September 9, 2013 — A recent study, “Worsening Trends in the Management and Treatment of Back Pain” (JAMA Intern Med. 7.29.13), concludes that improved management of spine-related conditions represents an area of potential cost savings and quality enhancement for the nation’s healthcare system.
In response, experts at the Foundation for Chiropractic Progress (F4CP), point out that utilization of chiropractic care and a non-invasive approach as first-line care in the management of spine-related conditions presents an opportunity for cost savings, as well as improved clinical outcomes and patient satisfaction.
“Chiropractic care is well documented to effectively address many spine-related conditions,” states Gerard Clum, DC, spokesperson, F4CP. “Studies show a 28-percent reduction in the likeliness of surgery when chiropractic care precedes other interventions. Furthermore, cost per episode is 40 percent lower for patients under chiropractic care versus medical care.”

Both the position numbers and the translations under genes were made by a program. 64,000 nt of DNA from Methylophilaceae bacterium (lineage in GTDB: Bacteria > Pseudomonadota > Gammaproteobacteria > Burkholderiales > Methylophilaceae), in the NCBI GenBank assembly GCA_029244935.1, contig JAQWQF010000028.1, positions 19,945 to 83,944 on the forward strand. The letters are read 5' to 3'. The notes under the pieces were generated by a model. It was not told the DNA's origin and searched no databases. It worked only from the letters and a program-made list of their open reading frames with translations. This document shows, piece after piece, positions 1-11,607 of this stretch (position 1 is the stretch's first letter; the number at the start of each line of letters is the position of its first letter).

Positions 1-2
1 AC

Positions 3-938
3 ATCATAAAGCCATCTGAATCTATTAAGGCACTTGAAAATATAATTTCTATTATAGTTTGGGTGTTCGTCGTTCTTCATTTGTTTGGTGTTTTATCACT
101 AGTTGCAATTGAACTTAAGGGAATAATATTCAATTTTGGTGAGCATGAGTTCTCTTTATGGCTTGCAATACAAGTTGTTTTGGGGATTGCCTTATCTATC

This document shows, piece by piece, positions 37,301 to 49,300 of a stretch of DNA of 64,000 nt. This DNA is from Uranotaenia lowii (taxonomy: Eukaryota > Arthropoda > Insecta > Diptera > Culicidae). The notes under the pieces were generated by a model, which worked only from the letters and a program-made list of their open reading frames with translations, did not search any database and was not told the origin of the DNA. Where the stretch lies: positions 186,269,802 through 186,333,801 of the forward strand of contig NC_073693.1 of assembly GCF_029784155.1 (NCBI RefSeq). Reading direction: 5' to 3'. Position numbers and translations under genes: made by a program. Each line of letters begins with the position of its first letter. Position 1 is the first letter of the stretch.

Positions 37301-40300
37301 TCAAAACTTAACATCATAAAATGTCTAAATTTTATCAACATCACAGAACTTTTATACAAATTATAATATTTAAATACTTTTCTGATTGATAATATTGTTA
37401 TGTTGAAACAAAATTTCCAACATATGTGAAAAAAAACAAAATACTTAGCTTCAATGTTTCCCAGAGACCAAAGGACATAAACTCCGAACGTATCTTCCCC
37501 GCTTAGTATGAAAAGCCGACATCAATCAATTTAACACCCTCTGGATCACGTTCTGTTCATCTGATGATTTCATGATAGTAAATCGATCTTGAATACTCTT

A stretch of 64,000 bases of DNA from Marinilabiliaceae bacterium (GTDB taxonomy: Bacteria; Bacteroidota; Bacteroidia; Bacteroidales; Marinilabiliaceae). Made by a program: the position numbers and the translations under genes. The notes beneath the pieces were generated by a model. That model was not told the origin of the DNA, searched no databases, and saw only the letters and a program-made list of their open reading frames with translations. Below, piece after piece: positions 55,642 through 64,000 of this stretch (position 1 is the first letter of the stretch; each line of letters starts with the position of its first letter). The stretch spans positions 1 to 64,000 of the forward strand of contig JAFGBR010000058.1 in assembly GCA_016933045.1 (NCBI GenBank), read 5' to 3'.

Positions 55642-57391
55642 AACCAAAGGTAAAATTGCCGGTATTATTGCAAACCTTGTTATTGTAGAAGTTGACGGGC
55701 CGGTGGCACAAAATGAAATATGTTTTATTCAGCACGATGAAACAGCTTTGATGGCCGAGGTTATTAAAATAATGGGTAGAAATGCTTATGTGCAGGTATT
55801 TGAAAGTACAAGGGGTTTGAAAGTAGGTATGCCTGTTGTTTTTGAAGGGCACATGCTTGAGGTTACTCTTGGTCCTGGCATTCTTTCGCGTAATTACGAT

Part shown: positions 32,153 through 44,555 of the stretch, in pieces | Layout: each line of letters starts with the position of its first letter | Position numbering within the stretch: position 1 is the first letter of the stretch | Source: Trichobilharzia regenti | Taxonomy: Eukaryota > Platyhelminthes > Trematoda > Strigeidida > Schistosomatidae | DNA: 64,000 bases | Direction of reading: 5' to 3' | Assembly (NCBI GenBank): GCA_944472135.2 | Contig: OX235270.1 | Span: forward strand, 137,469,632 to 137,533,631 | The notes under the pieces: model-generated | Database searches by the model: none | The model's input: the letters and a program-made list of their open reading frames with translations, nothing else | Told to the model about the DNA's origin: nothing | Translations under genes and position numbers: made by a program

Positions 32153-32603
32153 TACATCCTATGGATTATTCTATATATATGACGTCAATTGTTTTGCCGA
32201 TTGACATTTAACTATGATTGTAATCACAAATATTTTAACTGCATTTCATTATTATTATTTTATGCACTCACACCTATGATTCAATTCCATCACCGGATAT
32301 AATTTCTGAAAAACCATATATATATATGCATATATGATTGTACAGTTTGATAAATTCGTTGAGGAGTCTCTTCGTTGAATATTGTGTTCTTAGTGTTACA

The University of Pittsburgh Medical Center (UPMC) recognizes the value connected with the utilization of conservative care first, and has adopted clinical guidelines to better manage spine-related conditions. This approach requires all surgical candidates to have tried and failed three months of conservative care, including chiropractic care, physical therapy and medication, prior to invasive procedures.
“Despite established clinical guidelines, countless spine-related cases continue to be mismanaged,” states Clum, who points out that spine-related conditions rank as the number one burden of disease worldwide due to prevalence and cost, according to the World Health Organization. “However, as the need for improved management becomes apparent, I expect evidence-based plans that rely on efficient methods, such as chiropractic, will become the accepted approach to care.”